Brazil Real Weakens After Hint of Market Intervention

Posted January 13, 2010

The Brazil real weakened as the central bank hints at market intervention. The Mexican peso strengthened as industrial output contracts at a slower rate than predicted. The UK pound strengthened against the US dollar as the Bank of England mentions possible interest rate hikes in 2010. Venezuela is pursing market intervention policies. The US dollar rose against the Japanese yen.

 

The Swiss were the first to threaten currency intervention to stem money appreciation, but now Brazil has followed suit. Brazil’s real weakened against the US dollar to 1.7590 real as the central bank indicated it might sell debt to generate cash needed to slow real appreciation.

Just the concept of debt selling led to a slowing of the currency’s rally which was the goal.

In Mexico, the probability that growth will soon resume led to a stronger peso. The government reported that manufacturing fell at a slower rate than predicted by economists. Mexico’s economy parallels the US economy in certain ways because 80% of the country’s exports are destined for the US. Mexico’s peso has been lagging behind other emerging market currencies as unemployment remains high in the US.

The Mexican peso strengthened against the US dollar to 12.7427 pesos per dollar. The peso has risen by 2.8 percent so far this year.

It seems the time has come for the UK to seriously consider interest rate increases. A key component of the stimulus program has been record low interest rates. But the Bank of England has indicated it may begin to discuss the appropriate interest rate increases to be implemented this year.

The UK pound strengthened against the US dollar which would be expected with talk of interest rate hikes. Investors have been turning more to emerging market currencies seeking higher yields on their money. The UK pound rose to $1.6273 against the US dollar.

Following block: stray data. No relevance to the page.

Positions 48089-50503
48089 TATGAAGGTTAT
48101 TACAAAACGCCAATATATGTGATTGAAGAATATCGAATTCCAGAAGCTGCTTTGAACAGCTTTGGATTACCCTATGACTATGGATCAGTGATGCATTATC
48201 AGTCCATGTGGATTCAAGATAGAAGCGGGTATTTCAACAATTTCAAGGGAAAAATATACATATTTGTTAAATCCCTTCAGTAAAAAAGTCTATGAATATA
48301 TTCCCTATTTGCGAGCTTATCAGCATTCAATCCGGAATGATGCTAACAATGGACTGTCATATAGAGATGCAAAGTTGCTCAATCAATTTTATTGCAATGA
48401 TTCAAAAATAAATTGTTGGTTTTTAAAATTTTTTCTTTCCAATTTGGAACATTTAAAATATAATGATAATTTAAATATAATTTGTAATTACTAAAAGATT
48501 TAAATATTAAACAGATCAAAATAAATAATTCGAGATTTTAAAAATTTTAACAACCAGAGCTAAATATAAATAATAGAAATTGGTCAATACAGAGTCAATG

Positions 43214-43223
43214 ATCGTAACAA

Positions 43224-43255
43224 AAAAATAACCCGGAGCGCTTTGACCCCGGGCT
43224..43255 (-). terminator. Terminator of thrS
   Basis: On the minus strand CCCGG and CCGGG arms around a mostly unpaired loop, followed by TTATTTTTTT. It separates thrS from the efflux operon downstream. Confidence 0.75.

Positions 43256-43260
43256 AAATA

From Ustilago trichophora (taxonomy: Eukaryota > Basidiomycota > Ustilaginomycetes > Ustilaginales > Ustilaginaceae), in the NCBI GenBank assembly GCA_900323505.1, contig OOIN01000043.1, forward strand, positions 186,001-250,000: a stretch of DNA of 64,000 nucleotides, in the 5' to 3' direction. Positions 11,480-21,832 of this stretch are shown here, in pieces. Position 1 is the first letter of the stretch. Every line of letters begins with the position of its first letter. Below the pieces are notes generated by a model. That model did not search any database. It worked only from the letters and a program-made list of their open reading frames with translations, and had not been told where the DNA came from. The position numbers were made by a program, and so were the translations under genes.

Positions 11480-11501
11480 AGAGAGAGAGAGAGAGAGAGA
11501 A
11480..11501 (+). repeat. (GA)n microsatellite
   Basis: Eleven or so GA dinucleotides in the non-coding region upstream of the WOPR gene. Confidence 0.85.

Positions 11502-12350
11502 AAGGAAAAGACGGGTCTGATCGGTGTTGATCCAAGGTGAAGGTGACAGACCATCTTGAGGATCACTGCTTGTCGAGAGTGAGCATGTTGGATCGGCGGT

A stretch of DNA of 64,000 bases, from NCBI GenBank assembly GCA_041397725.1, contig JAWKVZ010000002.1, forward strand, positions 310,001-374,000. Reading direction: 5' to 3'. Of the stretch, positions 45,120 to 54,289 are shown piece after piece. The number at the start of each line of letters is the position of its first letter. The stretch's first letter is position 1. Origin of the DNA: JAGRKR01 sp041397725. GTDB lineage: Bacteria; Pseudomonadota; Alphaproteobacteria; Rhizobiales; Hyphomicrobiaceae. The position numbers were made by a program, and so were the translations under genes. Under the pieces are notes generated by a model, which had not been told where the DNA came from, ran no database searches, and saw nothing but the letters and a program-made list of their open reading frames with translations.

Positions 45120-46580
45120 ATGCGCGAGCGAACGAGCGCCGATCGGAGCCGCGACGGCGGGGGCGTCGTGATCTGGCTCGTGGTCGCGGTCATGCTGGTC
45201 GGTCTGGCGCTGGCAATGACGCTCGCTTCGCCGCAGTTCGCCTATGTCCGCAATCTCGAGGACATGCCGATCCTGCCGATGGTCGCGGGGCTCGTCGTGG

UK sterling also rose to 88.98 pence per euro.

Signs of continuing economic recovery and rising commodity prices are prompting the Bank of England to look at its stimulus programs. A policy of quantitative easing has been in place and it appears close to ending.

Venezuela has been in the currency news the last week as President Hugo Chavez continues his plan to strengthen the bolivar in the unregulated currency market. The current goal is to reach 5 bolivar per US dollar as the government auctions dollar-denominated securities. Currently it is 6.10 bolivar per US dollar.

Venezuela has been facing a growing budget deficit. In addition there has been a flow of US dollars out of the country. Chavez set two dollar exchange rates: one for essential food and medicine and one for non-essential items.  The current currency policy of rate manipulation will have a negative impact on US businesses with operations In Venezuela. Some US congressmen are proposing to use Venezuela as proof there is need for legislation allowing the US to impose duties on imports from countries that manipulate their currencies.

The US dollar rose to 91.35 yen. The Australian dollar also strengthened against the yen to 84.22 yen.

 

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